Apparently, however, my piece wasn't sufficiently complimentary toward Poland for the hyper-nationalists. On Facebook, one such Polish internet partisan attempted to school me on proper history. Sounding remarkably like his Ukrainian counterparts, my correspondent writes, "Before you write on Eastern European relations you should crack a book and establish who was who and did what during WWII." What seems to have angered this particular patriot was that I failed to mention that it was the Germans who marched the Jews off to the Chelmno death camp, and not the Poles.

Or, rather, the BBC article which I linked to describing events at Kutno failed to mention the genocidal German role in Poland, which has been repeated ad nauseam in thousands of books, articles and films. When I remarked to my correspondent that he might take his complaints up with the BBC, which was the original source, he persisted and insisted that "a passive reader would understand...that the camp was Polish run since it was in Poland [and] this is a glaring omission."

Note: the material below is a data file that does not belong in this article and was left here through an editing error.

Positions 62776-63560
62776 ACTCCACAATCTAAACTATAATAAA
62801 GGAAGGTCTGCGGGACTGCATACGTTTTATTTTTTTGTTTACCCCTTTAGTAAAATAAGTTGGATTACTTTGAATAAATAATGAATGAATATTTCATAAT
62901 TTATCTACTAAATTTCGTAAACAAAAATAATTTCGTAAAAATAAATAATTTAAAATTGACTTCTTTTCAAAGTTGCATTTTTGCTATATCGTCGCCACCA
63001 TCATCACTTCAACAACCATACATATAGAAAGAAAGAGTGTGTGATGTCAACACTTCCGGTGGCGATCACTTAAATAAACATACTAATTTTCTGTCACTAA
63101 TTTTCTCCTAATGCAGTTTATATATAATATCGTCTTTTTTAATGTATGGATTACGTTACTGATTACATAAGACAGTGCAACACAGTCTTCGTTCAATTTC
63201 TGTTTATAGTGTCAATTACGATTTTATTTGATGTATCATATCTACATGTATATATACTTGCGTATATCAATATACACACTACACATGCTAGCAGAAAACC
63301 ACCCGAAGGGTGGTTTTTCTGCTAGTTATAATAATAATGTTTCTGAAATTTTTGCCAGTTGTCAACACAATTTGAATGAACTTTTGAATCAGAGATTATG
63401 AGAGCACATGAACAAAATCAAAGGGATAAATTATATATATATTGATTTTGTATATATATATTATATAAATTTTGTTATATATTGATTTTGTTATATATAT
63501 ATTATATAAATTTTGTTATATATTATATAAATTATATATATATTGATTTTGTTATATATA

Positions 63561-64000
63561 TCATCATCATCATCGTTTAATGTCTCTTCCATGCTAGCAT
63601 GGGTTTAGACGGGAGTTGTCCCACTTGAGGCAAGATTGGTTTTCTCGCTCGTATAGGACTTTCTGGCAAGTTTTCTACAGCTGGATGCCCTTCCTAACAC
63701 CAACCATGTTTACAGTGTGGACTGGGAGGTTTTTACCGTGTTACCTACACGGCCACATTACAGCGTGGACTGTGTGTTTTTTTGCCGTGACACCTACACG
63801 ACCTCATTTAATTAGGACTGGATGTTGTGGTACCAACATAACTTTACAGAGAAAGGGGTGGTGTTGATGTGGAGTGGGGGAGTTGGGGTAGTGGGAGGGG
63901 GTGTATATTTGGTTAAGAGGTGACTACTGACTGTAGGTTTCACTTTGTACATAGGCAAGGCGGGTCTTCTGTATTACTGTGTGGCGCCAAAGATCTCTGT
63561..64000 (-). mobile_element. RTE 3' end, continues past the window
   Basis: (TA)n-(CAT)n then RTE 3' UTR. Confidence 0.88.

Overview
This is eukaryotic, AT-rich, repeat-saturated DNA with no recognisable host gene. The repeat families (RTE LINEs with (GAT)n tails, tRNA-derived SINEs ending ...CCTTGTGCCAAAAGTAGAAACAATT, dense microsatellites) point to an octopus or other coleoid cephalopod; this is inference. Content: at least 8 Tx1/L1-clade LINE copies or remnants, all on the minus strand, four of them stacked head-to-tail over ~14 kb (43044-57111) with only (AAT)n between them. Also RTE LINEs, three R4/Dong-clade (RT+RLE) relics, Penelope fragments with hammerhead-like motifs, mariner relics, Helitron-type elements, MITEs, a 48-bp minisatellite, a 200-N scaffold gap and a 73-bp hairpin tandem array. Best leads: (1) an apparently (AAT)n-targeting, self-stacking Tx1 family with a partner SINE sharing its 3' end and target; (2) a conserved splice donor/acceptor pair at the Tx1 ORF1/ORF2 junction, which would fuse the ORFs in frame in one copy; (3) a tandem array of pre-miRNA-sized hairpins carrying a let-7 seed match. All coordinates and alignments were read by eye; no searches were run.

Touchiness on World War II

Just who are these "passive readers" who are unaware of the German role in Poland? It seems unlikely in this day and age that anyone save the most grievously under-informed would be ignorant of the basic facts. For the record: no one is minimizing the historic suffering of Poland during wartime occupation. It seems a bit obtuse, however, to keep on repeating such well known history. What seems to have really upset this particular Polish nationalist is that I point to the role of anti-Semitism in Polish history, which is unacceptable to those who seek to portray the country as a complete and total historic martyr.